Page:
This post covers how I built a typography grid for a design system using Vue render functions. Here’s the demo and the code. I used render functions because they allow you to create HTML with a greater level of control than regular Vue templates, yet surprisingly I couldn’t find very much when I web searched around for real-life, non-tutorial applications of them. I’m hoping this post will fill that void and provide a helpful and practical use case on using Vue render functions.
I’ve always found render functions to be a little out-of-character for Vue. While the rest of the framework emphasizes simplicity and separation of concerns, render functions are a strange and often difficult-to-read mix of HTML and JavaScript.
For example, to display:

Some cool text

…you need:
render(createElement) {
return createElement(div, { class: container }, [
createElement(p, { class: my-awesome-class }, Some cool text)
])
}
I suspect that this syntax turns some people off, since ease-of-use is a key reason to reach for Vue in the first place. This is a shame because render functions and functional components are capable of some pretty cool, powerful stuff. In the spirit of demonstrating their value, here’s how they solved an actual business problem for me.
Quick disclaimer: It will be super helpful to have the demo open in another tab to reference throughout this post.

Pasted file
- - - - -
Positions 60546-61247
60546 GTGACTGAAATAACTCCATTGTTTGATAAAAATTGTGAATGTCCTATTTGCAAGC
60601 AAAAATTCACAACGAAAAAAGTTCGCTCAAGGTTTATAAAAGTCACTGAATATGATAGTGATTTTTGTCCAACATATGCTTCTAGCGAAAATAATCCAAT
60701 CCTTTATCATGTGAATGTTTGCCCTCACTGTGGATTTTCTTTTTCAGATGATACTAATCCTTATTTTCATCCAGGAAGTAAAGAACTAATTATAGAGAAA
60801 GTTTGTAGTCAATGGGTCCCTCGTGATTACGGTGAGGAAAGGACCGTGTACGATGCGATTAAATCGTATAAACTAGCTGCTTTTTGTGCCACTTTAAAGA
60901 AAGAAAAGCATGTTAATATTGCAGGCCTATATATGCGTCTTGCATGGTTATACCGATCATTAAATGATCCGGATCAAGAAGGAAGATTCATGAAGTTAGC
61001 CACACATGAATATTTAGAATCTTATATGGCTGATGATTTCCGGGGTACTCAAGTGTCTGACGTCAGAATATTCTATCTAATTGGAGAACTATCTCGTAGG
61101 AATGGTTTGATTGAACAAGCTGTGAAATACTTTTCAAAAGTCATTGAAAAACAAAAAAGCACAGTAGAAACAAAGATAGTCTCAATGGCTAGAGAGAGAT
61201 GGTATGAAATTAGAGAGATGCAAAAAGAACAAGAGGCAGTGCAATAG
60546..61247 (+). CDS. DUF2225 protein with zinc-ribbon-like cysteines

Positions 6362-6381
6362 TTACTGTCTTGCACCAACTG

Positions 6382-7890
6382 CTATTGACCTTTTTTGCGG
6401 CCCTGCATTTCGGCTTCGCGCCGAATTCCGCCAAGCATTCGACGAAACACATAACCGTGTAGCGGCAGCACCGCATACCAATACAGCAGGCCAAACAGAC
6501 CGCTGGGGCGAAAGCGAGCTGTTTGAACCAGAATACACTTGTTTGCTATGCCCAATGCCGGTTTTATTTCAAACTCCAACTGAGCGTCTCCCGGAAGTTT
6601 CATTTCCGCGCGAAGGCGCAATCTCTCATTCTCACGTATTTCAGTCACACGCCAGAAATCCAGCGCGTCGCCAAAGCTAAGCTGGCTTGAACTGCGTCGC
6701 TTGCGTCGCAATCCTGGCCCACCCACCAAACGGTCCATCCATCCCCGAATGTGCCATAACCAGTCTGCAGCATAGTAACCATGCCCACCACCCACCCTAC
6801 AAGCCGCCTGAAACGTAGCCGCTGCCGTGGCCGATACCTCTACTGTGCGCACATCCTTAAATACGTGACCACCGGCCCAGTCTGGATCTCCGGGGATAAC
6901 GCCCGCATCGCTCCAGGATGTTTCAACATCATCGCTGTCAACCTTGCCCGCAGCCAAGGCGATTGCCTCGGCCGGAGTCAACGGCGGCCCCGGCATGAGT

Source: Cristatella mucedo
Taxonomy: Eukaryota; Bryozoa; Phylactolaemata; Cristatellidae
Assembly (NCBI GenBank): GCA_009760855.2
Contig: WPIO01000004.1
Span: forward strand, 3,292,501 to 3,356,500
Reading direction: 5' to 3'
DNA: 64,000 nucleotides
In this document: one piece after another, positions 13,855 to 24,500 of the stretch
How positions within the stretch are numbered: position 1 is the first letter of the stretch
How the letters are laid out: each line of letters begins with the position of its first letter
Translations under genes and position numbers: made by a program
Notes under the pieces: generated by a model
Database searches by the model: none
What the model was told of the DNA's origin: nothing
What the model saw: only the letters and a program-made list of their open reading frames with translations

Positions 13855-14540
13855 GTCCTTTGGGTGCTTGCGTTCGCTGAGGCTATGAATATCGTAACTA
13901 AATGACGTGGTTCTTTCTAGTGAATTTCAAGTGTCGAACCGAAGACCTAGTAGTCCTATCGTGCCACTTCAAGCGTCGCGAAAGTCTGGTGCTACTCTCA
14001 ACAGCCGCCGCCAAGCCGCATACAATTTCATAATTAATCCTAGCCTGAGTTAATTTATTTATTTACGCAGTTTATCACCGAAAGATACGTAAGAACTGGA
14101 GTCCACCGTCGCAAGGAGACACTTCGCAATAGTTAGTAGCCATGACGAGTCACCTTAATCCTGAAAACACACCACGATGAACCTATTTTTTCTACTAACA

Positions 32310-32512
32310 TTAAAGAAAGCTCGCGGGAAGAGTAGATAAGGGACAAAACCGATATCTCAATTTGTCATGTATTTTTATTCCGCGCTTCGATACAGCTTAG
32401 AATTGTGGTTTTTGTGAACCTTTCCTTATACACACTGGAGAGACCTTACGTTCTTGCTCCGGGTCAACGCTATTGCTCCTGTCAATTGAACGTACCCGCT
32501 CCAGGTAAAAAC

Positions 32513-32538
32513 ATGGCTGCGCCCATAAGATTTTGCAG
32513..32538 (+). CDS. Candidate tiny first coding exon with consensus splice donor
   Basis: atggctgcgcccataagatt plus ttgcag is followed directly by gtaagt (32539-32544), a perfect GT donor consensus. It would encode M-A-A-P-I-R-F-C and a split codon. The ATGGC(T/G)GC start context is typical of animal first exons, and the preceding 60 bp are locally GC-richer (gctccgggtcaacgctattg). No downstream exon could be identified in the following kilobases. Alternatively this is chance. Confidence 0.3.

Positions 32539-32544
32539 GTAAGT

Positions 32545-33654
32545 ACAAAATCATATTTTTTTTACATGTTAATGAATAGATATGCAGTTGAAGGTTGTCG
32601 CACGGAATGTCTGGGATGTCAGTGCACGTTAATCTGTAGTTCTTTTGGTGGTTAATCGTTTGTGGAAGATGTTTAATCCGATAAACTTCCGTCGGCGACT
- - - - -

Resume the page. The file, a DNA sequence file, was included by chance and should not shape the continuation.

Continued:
Defining criteria for a design system
My team wanted to include a page in our VuePress-powered design system showcasing different typography options. This is part of a mockup that I got from our designer.
AA
And here’s a sample of some of the corresponding CSS:
h1, h2, h3, h4, h5, h6 {
font-family: balboa, sans-serif;
font-weight: 300;
margin: 0;
}
h4 {
font-size: calc(1rem – 2px);
}
.body-text {
font-family: proxima-nova, sans-serif;
}
.body-text–lg {
font-size: calc(1rem + 4px);
}
.body-text–md {
font-size: 1rem;
}
.body-text–bold {
font-weight: 700;
}
.body-text–semibold {
font-weight: 600;
}
Headings are targeted with tag names. Other items use class names, and there are separate classes for weight and size.
Before writing any code, I created some ground rules:
Since this is really a data visualization, the data should be stored in a separate file.
Headings should use semantic heading tags (e.g.

,

, etc.) instead of having to rely on a class.
Body content should use paragraph (

) tags with the class name (e.g.

).
Content types that have variations should be grouped together by wrapping them in the root paragraph tag, or corresponding root element, without a styling class. Children should be wrapped with and the class name.

Thing 1
Thing 2

Any content that’s not demonstrating special styling should use a paragraph tag with the correct class name and for any child nodes.

Thing 1
Thing 2

Class names should only need to be written once for each cell that’s demonstrating styling.
Why render functions make sense
I considered a few options before starting:
Hardcoding
I like hardcoding when appropriate, but writing my HTML by hand would have meant typing out different combinations of the markup, which seemed unpleasant and repetitive. It also meant that data couldn’t be kept in a separate file, so I ruled out this approach.